From The New England Journal of Medicine
In the absence of well-reasoned skepticism, medical practice can become enraptured with the potential of new technological advances. In this insightful how-to book on health care, Welch provides a comprehensive overview of current challenges in cancer screening. He draws from published literature, case histories, and his own medical practice in discussing the risks and benefits of screening, thereby exposing the true limits of current technology and of our knowledge as to how and when to intervene against early neoplasia. This comprehensive book has two parts, "Problems You Should Know About" and "Becoming a Better-Educated Consumer." Part I lays out the premise for early detection and gauges the risks and benefits that most people might derive from screening, given their susceptibility to cancer and the competing causes of illness and death. Part II details the practice of early detection and instances in which nonmedical factors -- such as human vulnerability, social forces, and fear of litigation -- have sometimes led to overzealous adoption of unevenly effective techniques for cancer screening. A comprehensive index accompanies the text, along with useful commentary that expands on and qualifies selected excerpts. Welch's lucid presentation of complex and timely issues is an achievement in itself, but even more, this is an eminently readable book that is bound to inform and complement the ongoing debate about screening. The author maintains that cancer screening may have been oversold to the public and health care practitioners alike. By challenging commonly held assumptions, Welch stimulates a critical dialogue between patients and providers regarding the effect of screening on cancer-associated morbidity and mortality, the sequelae of false positive results, and the slippery slope of diagnosing and managing incidentally detected cancers, many of which may pose no immediate health threat. To balance this cautious approach to cancer screening, the author acknowledges the successes of rigorously proven screening methods and weighs them against the high costs that invasive cancer imposes. Indeed, leading health economists recently estimated that as little as a 10 percent reduction in cancer would translate into a savings of $4.4 trillion to society. This book, which offers a sobering view of the status of cancer screening today, deserves to be widely used by patients and providers as they navigate an expanding and often bewildering array of screening options. Nevertheless, improvements in our understanding of carcinogenesis, enhanced performance characteristics of early-detection technology, and noninvasive approaches to diagnosing early neoplasia are likely to narrow the gap between the detection of disease and its appropriate medical management. These advances are likely to recalibrate the risk-benefit ratio of cancer screening. Indeed, transient uncertainties and potential harm should serve as an impetus for scientific advancement, rather than as evidence of conceptual failure. In an evolutionary sense, the dilemmas so well detailed in this book may be viewed as natural preconditions for continued progress. Jaye L. Viner, M.D., M.P.H.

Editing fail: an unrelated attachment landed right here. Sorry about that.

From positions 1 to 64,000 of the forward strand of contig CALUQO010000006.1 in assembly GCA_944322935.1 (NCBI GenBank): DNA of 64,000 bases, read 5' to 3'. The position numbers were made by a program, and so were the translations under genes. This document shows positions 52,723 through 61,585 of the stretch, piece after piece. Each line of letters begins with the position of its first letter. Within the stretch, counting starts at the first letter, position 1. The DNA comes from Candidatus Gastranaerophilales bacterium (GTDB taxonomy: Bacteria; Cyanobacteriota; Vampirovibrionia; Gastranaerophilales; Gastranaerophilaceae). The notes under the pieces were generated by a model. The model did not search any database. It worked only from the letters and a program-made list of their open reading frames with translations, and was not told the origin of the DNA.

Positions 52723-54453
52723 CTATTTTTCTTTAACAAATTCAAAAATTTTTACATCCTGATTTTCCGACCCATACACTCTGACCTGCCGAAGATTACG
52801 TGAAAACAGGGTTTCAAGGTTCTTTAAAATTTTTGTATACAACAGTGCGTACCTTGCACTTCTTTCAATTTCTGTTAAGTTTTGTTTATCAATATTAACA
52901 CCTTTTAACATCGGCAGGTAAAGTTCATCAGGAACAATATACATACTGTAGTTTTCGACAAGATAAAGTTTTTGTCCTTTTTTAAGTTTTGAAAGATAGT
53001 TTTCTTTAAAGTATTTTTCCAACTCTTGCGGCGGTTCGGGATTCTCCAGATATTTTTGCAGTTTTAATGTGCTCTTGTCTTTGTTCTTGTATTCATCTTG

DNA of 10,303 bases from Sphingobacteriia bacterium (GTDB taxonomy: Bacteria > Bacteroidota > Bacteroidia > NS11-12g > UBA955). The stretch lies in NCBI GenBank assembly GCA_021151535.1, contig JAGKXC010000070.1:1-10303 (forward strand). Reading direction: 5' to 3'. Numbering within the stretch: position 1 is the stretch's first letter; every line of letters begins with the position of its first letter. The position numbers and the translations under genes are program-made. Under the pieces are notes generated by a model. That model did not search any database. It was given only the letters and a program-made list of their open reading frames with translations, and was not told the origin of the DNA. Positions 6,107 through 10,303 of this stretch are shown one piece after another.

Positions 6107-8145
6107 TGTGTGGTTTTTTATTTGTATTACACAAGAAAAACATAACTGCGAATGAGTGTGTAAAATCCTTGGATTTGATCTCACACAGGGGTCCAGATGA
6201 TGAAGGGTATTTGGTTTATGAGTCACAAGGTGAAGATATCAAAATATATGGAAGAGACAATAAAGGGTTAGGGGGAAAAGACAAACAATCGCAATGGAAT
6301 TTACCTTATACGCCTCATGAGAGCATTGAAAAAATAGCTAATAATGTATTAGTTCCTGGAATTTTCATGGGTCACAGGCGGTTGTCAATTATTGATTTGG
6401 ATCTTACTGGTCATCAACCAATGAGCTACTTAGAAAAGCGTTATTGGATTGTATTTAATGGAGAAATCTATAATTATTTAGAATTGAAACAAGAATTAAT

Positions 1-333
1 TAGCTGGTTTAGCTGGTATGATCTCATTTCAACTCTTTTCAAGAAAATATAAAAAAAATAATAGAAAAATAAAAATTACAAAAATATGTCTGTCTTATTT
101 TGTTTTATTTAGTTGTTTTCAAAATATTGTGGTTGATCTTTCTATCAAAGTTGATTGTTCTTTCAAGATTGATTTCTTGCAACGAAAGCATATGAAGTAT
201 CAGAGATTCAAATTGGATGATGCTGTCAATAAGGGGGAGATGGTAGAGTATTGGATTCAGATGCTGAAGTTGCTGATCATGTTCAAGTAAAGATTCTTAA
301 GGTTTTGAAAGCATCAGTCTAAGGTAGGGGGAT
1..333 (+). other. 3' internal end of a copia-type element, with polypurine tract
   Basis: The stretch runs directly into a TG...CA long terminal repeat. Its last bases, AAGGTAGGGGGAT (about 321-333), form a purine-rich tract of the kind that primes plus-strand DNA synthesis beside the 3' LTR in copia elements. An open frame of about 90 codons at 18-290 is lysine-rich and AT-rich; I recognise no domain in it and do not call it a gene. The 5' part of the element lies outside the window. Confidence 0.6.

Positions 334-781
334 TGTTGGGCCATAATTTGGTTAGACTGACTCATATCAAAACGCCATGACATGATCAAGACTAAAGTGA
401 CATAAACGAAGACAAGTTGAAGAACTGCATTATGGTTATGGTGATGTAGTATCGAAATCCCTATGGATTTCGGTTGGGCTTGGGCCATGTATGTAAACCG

Copyright © 2005 Massachusetts Medical Society. All rights reserved. The New England Journal of Medicine is a registered trademark of the MMS.
The cost of medical malpractice soars as patient lawsuits proliferate, and healthcare providers react with rounds of "defensive testing" that boost insurance costs. Add to those trends "early detection" as the watch(buzz)word associated with the most dreaded of diseases, cancer, and you have Americans possessing health coverage routinely undergoing test after test. What of the downside of testing healthy people? Welch, a specialist in cancer detection, challenges common knowledge about everyday screenings, such as mammograms and PSA (prostate specific antigen) tests, citing patient anecdotes and research data on the most commonly diagnosed cancers in this readable, thought-provoking book. He argues that of the two basic cancer-prevention strategies--health promotion (diet, exercise, etc.) and early detection--the latter is the easier sell, and he notes that most tested people never develop cancer; screenings tend to miss the fastest-growing, most deadly cancers; and cancer-free patients with abnormal screenings often endure seemingly endless, sometimes risky testing that leads to unnecessary treatment. Accessibly written, Welch's perspective provides needed balance to current emphasis on testing. Whitney ScottCopyright © American Library Association. All rights reserved